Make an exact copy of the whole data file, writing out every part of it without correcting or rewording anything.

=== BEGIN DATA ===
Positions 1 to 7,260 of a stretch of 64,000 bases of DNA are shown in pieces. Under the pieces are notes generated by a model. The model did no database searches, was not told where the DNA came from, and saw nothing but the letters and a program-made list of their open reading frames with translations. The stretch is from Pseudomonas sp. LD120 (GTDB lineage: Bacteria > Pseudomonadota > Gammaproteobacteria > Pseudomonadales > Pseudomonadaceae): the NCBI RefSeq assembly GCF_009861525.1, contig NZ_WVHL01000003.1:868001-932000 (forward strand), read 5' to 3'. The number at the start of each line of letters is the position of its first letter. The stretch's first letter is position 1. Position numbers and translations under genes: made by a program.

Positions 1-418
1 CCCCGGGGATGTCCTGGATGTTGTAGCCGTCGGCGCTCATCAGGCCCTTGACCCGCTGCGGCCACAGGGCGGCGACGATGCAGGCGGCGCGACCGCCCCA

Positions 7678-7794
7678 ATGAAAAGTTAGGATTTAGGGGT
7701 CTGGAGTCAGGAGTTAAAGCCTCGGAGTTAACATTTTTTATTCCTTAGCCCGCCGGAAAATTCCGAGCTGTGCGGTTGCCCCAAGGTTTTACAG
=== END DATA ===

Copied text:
Positions 1 to 7,260 of a stretch of 64,000 bases of DNA are shown in pieces. Under the pieces are notes generated by a model. The model did no database searches, was not told where the DNA came from, and saw nothing but the letters and a program-made list of their open reading frames with translations. The stretch is from Pseudomonas sp. LD120 (GTDB lineage: Bacteria > Pseudomonadota > Gammaproteobacteria > Pseudomonadales > Pseudomonadaceae): the NCBI RefSeq assembly GCF_009861525.1, contig NZ_WVHL01000003.1:868001-932000 (forward strand), read 5' to 3'. The number at the start of each line of letters is the position of its first letter. The stretch's first letter is position 1. Position numbers and translations under genes: made by a program.

Positions 1-418
1 CCCCGGGGATGTCCTGGATGTTGTAGCCGTCGGCGCTCATCAGGCCCTTGACCCGCTGCGGCCACAGGGCGGCGACGATGCAGGCGGCGCGACCGCCCCA

Positions 7678-7794
7678 ATGAAAAGTTAGGATTTAGGGGT
7701 CTGGAGTCAGGAGTTAAAGCCTCGGAGTTAACATTTTTTATTCCTTAGCCCGCCGGAAAATTCCGAGCTGTGCGGTTGCCCCAAGGTTTTACAG